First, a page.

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CBN “Naira 4 Dollar Scheme” Explained

What the CBN’s Naira 4 Dollar scheme means for your money.

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CBN

In what appears to be an attempt to incentivize dollar remittances by all means possible, the Central Bank of Nigeria (CBN) released a circular to Deposit Money Banks (DMBs), International Money Transfer Operators (IMTO), and the General Public, advising that remittances paid into a bank account will attract an additional credit alert for every USD$1 received!

Yes, you read that correctly. The CBN will facilitate a special additional credit alert of N5 for every USD$1 received. In other words,

  • if someone sends you $10,000, you get an additional special credit alert for N50,000.
  • If someone sends you $100,000, you get an additional special credit alert for N500,000.

Who is eligible?

To be eligible, the diaspora remittances need to be processed and received from one of the registered IMTOs and funds received into a Bank account operated by the DMBs. (So, if you are receiving funds via Crypto sorry you are not eligible).

Additionally, the circular says this “incentive runs from Monday 8th March 2021 to Saturday 8th May 2021″. So, if you have plans to receive dollars, you can plan accordingly.

The circular is not clear how exactly the commercial banks will know which account to pay the extra special credits into. Although, that may be a question diaspora funds recipients will need to ask their DMB accounts officers to clarify for them.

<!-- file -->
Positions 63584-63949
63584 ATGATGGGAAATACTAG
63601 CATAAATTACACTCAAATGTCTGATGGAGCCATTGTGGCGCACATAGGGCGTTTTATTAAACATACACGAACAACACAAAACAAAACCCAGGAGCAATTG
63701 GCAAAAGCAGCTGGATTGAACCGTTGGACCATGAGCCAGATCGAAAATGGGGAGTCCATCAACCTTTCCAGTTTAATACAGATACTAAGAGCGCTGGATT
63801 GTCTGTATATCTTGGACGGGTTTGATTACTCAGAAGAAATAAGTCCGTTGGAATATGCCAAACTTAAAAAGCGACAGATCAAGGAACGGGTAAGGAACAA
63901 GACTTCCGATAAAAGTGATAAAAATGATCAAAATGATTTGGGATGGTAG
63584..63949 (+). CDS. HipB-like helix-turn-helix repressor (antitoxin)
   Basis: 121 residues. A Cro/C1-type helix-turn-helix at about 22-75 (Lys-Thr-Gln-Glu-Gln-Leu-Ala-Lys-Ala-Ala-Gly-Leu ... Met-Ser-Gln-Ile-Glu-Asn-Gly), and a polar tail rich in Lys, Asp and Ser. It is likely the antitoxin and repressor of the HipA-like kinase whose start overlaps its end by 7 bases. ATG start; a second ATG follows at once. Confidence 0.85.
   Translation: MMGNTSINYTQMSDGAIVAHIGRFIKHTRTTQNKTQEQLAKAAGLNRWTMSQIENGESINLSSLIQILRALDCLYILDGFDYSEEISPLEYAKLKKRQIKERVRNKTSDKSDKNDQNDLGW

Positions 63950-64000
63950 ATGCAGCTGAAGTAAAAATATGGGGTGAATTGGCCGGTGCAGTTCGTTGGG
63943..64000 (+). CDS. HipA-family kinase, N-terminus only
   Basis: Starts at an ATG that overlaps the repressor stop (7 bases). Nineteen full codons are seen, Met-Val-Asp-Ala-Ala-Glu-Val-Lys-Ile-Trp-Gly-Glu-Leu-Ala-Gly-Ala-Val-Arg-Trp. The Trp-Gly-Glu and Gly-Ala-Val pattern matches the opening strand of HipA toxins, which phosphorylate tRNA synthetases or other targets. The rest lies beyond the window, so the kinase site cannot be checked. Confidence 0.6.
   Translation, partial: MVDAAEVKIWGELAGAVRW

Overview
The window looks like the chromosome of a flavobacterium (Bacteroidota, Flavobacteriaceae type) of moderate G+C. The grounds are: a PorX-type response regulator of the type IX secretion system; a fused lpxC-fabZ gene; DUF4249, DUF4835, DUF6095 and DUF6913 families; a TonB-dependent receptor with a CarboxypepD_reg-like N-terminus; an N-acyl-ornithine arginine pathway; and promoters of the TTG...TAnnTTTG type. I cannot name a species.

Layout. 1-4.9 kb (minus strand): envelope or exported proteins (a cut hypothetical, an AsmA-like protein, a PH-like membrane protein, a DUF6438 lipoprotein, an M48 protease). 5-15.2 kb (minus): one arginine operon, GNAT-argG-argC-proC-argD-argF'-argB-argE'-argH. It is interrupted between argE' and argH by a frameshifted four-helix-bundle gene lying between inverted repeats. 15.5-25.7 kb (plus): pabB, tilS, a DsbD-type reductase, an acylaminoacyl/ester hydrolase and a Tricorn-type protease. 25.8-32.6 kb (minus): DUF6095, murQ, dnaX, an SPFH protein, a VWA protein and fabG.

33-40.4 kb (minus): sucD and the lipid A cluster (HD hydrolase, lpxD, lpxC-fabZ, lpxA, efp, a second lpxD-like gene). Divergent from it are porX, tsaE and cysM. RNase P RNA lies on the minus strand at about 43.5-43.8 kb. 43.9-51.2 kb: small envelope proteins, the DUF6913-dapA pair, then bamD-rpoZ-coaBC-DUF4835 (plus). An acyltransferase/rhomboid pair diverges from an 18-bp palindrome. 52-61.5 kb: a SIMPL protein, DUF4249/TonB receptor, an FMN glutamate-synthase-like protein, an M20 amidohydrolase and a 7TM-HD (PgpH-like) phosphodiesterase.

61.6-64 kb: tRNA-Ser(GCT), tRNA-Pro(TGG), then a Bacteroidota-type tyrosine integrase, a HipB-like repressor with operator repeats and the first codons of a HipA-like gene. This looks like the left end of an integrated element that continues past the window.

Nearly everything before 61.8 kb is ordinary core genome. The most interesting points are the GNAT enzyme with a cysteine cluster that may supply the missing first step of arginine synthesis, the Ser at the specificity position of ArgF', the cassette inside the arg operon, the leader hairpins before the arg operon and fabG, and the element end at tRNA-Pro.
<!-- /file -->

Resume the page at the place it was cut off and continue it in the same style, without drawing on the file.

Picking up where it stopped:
How will this be funded?

The circular notes that the “CBN shall through commercial banks, pay to recipients the N5 incentive for every USD$1”. In other words, it is the CBN funding the cost of this special extra credit.

  • One would argue that given the costs of alternative incentives to attract dollars such as the special OMO window for FPI, this may be a cheaper alternative for the CBN.
  • But we will need to see the volume of expected remittance to be certain of that. Nigeria attracts about $5billion per quarter in remittances and only trails oil in terms of foreign earnings.

Why this matter to Nigerians?

Following the collapse of US Dollar inflows into the country, the CBN initially tried to balance its current account deficits and avoid an official devaluation by tackling FOREX demand (Think ban of 41 items, etc).

Finally, this short-term Naira-4-Dollar scheme will not be called an official Naira Devaluation. But a question is what do we call the new short-term price of N412.50 + N5.00? Maybe we can call it Naira Modulation.

 

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Nigerian Breweries leveraging, but stacking cash through rising input costs

The marathon continues for Nigerian Breweries with its 2020 financials.

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Humanity might need more booze to survive the increasingly daunting intricacies of life, but Nigerian Breweries 2020 financial statement is proof that even the best can get caught up in the reality of changing business lifecycles.

Nigerian Breweries Plc had floored the market providing both alcoholic and non-alcoholic premium quality beverages across the nation. But with brands like Star lager beer launched as far back as 1949, Gulder lager beer launched in 1970, and even the family-friendly Maltina introduced as far back as 1976, it is only natural that both the old and new generation competition gives them a run for their market share.